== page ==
How do you arrange for placing your cat in a boarding facility?
Stop by your local boarding facility and visit with the owner. Get acquainted with the people who will be caring for your cat. Ask questions – take nothing for granted. Find out if toys or bedding are welcome. Find out about the diet the facility provides. Discuss safety features. Boarding cats requires good security to prevent escapes. Discuss frankly any qualms you may have about boarding your cat. The boarding facility staff will appreciate your frankness and your interest.
The experienced staff members at a boarding facility are trained to recognize the warning signs of potential health problems, and will contact a veterinarian if they feel it is called for. Many times it is easier for the boarding facility staff to detect problems than it is for the owner of the cat. For example, urinary problems, a warning sign that deserves attention, can more easily be detected in the boarding facility than at home, since the cat is closely supervised.
It is not, however, part of the staff’s job to diagnose or to prescribe. If your cat requires veterinary aid while he or she is boarding, you should be aware that you are financially responsible for such aid. Discuss, before boarding, any medication or special care your cat might need. Most boarding facilities offer a certain amount of individual care (playing with, talking to, and petting) but you must be reasonable. Asking the facility owner to allow your cat privileges that might result in an escape is not fair to either the boarding facility or your cat.
Make certain that you understand the rate structure for all services and hours of operation. The fee for boarding includes, not only the care of your cat, but also the peace of mind that comes from knowing that your cat is safe and with someone you can trust.
What options are available for cats?
It is important to remember that cats do not usually travel well. They do not usually enjoy it, nor do they adapt well to travel. A cat must go though an adjustment period in a new environment, and this means that your cat will not look upon your friend’s house as “home” for quite awhile. Therefore, your cat may try to escape from the strange house at every opportunity or hide as a fear reaction. Most cat owners recognize that it is not fair to impose this kind of responsibility on their friends, nor is it a safe arrangement for their pets. Having a boarding facility care for your pets in your absence is, therefore, the best alternative. The best way to arrange for such care is to entrust your cat to a pet care facility, where the security arrangements are adequate, to insure that your cat will not escape, and where the staff are trained in observing and handling the problems that might arise in your absence.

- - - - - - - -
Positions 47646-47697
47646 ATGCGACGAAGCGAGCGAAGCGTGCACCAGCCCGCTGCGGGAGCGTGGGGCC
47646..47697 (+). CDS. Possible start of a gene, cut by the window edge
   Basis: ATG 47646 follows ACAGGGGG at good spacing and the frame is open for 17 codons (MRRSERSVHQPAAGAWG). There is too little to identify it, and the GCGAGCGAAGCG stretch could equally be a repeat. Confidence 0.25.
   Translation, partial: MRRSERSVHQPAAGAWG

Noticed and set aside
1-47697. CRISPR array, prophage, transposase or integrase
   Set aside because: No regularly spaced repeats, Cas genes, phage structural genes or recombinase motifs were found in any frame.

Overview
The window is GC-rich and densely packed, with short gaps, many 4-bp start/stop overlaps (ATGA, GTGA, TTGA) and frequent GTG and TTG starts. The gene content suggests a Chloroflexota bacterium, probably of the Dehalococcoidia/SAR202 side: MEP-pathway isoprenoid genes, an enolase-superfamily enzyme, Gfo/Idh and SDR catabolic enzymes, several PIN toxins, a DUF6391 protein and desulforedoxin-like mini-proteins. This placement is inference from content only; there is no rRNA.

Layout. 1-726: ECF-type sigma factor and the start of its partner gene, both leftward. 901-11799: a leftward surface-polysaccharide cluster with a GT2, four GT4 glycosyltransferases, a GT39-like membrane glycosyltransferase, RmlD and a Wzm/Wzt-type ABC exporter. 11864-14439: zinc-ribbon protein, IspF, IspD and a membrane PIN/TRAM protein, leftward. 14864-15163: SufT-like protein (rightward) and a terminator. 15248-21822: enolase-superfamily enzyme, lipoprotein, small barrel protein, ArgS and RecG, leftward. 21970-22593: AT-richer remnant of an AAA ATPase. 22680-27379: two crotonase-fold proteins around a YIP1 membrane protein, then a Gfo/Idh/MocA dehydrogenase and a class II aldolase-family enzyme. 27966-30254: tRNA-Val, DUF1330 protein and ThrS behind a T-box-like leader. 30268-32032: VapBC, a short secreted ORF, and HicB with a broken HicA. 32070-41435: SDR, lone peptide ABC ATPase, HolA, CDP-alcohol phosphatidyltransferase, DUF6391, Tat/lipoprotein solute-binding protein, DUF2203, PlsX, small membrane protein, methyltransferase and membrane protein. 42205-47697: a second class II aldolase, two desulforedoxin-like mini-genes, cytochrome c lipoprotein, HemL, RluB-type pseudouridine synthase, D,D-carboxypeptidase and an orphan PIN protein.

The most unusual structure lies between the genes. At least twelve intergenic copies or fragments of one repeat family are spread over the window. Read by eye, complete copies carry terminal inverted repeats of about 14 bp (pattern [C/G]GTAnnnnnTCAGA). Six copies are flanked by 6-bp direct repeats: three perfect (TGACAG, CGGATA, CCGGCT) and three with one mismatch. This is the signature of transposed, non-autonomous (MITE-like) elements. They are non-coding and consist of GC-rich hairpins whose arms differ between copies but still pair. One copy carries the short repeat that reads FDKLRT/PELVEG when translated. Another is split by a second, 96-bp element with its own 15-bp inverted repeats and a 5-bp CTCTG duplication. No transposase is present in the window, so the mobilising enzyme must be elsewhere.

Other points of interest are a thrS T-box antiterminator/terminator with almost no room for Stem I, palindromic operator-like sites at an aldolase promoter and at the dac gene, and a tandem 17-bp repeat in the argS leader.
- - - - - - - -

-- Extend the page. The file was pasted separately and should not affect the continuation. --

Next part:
Selecting a boarding facility
Stop by a boarding facility and visit with the owner. Get acquainted with the people who will be caring for your dog. Ask questions; take nothing for granted. Are toys or bedding welcome? How will your dog be exercised? What will the facility feed my dog? Talk about safety features. Discuss frankly any qualms you may have about boarding. They will appreciate your frankness and interest.
The experienced staff members at the facility are trained to recognize the warning signs of potential health problems and will contact a veterinarian if they feel it is called for. Many times it is easier for the pet care provider to detect problems than it is for the owner of the dog.
What are the advantages of boarding your dog?
The vast majority of dogs adapt well and enjoy their stay at the kennel. For some dogs – puppies which have not had their immunizations, extremely old dogs with chronic illnesses, very aggressive dogs, dogs that require medication more than twice a day – you might consider boarding with your veterinarian, asking your pet care provider if they offer in-home care, or using a pet sitter. Keep in mind, however, that pet sitting in your home, even when it is performed by a trained professional, does not offer the same level of supervision that boarding does. Furthermore, when you are not at home with your dog, his or her behavior might differ significantly from their normal behavior. For instance, your dog might try to “escape” to find you, become destructive to your home, or become aggressive toward the pet sitter.
You should definitely consider boarding your dog rather than taking him or her on vacation with you. Many motels will not accept dogs, and those that do charge extra and become very upset if your dog annoys their other guests. Pets can become ill as a result of traveling because of the frequent changes in water. Many dogs suffer heat prostration while locked in the car when owners to sightseeing, eating or shopping. The national parks have an abundance of lost dogs that somehow got away from their owners and couldn’t be found before the family had to leave for home. Another serious risk is exposure to various parasites and diseases such as heartworm, ticks, hookworms, fleas, and mange.